To imprison a woman is to remove her voice from the world, but many women have been silenced long before the transport van carries them from the courthouse to the correctional facility. The statistics are alarming: seventy percent of incarcerated women have been victims of incest and sexual abuse. Some have landed in prison for single acts of violence committed after years-lifetimes, in many cases-of horrific and predatory abuses. Others were incarcerated for having numbed the pain and become addicted in the process.
My personal experience in prison was life-changing. I was told when to rise, what to wear, when to shower; when I could use the bathroom, when to eat, when to use the telephone, and when to go to bed. I might share an 8 X 10 cell with someone who was violent, vindictive, or mentally unstable. But, when I looked past the violence, degradation and mental instability what I saw underneath the misery was some of the most compassionate acts of kindness. My cell could be searched by officers at any time for an unstated reason, my personal belongings dumped onto the floor or seized. My mail could be read, censored, or confiscated. An institutional lockdown could abort my classes, my workday or a planned visit with family or friends. If the visit goes on as planned, my interactions with my family and/or friends were monitored by corrections officers and surveillance cameras. After my visitors left, I was obliged to a strip search, during which my vaginal and anal cavities might be examined for contraband. There are justifiable reasons for all the above. A maximum-security prison must be safe guarded for the good inmates, staff, and general public. And yes, it's true I was blessed with religious services, some educational and vocational opportunities and a library. But, the fact is, it is not fun to be in prison, and the person who likens it to a country club is either ignorant or cynical.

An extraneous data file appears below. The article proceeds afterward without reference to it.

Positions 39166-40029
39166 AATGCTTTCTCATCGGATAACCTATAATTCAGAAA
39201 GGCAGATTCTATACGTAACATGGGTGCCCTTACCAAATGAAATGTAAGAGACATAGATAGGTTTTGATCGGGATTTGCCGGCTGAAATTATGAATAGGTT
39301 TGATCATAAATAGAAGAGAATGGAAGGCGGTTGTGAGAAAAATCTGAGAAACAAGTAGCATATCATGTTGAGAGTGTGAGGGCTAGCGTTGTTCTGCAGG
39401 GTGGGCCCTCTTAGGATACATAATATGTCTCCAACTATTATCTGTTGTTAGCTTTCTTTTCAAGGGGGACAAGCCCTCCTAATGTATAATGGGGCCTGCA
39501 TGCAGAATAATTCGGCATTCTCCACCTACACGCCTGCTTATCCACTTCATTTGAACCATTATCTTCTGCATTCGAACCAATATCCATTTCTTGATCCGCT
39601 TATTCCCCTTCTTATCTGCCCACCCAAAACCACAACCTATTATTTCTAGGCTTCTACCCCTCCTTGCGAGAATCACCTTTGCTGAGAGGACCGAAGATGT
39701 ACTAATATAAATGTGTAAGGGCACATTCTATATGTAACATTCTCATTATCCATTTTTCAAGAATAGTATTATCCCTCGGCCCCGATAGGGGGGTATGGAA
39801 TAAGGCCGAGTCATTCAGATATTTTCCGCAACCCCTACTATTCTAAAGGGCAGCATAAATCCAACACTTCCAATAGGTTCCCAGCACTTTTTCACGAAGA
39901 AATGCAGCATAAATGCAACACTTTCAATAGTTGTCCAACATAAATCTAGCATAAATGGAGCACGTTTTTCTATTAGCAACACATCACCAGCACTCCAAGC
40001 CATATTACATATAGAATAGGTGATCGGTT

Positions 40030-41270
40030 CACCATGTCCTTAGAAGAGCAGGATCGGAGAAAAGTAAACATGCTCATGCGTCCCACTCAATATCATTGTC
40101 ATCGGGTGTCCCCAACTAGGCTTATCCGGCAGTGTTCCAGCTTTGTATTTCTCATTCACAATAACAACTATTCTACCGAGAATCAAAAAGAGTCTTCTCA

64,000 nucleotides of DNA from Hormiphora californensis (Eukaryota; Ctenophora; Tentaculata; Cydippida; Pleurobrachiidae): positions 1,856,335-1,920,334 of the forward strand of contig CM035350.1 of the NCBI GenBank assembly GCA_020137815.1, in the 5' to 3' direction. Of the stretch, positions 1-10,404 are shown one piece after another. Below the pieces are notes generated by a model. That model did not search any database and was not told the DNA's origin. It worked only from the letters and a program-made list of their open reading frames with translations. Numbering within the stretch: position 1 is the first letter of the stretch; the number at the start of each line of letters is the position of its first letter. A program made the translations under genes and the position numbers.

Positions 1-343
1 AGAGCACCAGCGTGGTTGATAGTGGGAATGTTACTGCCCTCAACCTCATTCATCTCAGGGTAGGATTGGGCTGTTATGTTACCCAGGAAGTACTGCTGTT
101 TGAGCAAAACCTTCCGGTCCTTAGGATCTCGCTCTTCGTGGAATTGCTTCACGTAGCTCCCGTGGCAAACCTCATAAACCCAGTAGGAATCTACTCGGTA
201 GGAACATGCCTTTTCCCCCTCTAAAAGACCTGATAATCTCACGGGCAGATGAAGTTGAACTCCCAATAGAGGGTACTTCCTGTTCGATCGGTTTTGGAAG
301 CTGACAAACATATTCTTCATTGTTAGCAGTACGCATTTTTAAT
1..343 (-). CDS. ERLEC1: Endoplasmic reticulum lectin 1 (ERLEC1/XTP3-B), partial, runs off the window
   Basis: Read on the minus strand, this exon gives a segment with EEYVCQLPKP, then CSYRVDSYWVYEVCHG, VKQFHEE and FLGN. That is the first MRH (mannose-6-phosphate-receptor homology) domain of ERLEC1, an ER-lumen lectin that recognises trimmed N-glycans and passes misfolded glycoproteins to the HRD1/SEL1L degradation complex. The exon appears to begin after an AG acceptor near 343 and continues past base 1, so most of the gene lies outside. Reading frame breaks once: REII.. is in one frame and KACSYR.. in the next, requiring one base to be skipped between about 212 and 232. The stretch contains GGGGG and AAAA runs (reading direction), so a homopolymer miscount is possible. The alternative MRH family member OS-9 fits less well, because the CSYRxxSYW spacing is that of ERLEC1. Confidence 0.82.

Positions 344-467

Prisoners, like everyone else on this earth, are in the process of changing. They are in the process of becoming more wounded or growing, learning and healing both spiritually and personally. When we look beyond our pre-judgments and see the potential for growth and healing in others, we have to let go of our static images and assume a more responsible attitude to the way we treat that person or group. Seeing prisoners as people-in-process challenges us as a society to respond to prisoners in a more humane and intelligent way. Quite honestly, some of the most thoughtful, mature, compassionate people I have ever met are people in prison doing life and long-term sentences. Some have murdered. They have committed their crimes many years ago and have used their time to grapple with their actions, the impact of their actions, their feelings and their profound and appropriate guilt and remorse. Out of a difficult past, they have recreated themselves as humans of great depth and compassion.
There is a healthy potential and creative power in them that we need in our society. But first, inmates need to be guided, as we all need to be guided, beyond the psychic prison of misguided judgments, limiting definitions and closed hearts to see the tremendous human potential lying dormant within them. Only then will they be able to recognize and choose positive, constructive, healing options. I am confident that if Christians work together with patience, openness and courage to bring the Word of God, inspiration and healing programs, educational books and videos to prisons that inmates will find that prisons can and will be a place of healing. Christian based programs will help prisoners experience God's unconditional love, salvation, forgiveness, power, peace and eternal life. When Christians work together to display God's love, the Gospel will shine more brightly and attract more people to Jesus-the Light of the world.
Becoming a part of the healing community at Fluvanna Correctional Center for Women in Troy, Virginia as a missionary/inmate and having the opportunity to serve Christ and others was a genuine life-changing experience. I was blessed to be a part of a group where, amid the chaos and insanity, I heard some of the most heartfelt, insightful, and sincere testimonies to the devastation that addiction, abuse and mental instability inflicts on individuals and their families. I am grateful for this experience and to help others go through the healing process.
Many people, praying for this ministry and volunteering their help, enable us to reach incarcerated women and men in prisons, jails, and detention centers. We are grateful for the support given by those who share our mission and enable us to reach inmates with the life-changing experience of God's love, mercy and perfect forgiveness.
In Christian Love,
Janett Little-Edge, Founder/Director Missionaries of Grace Ministries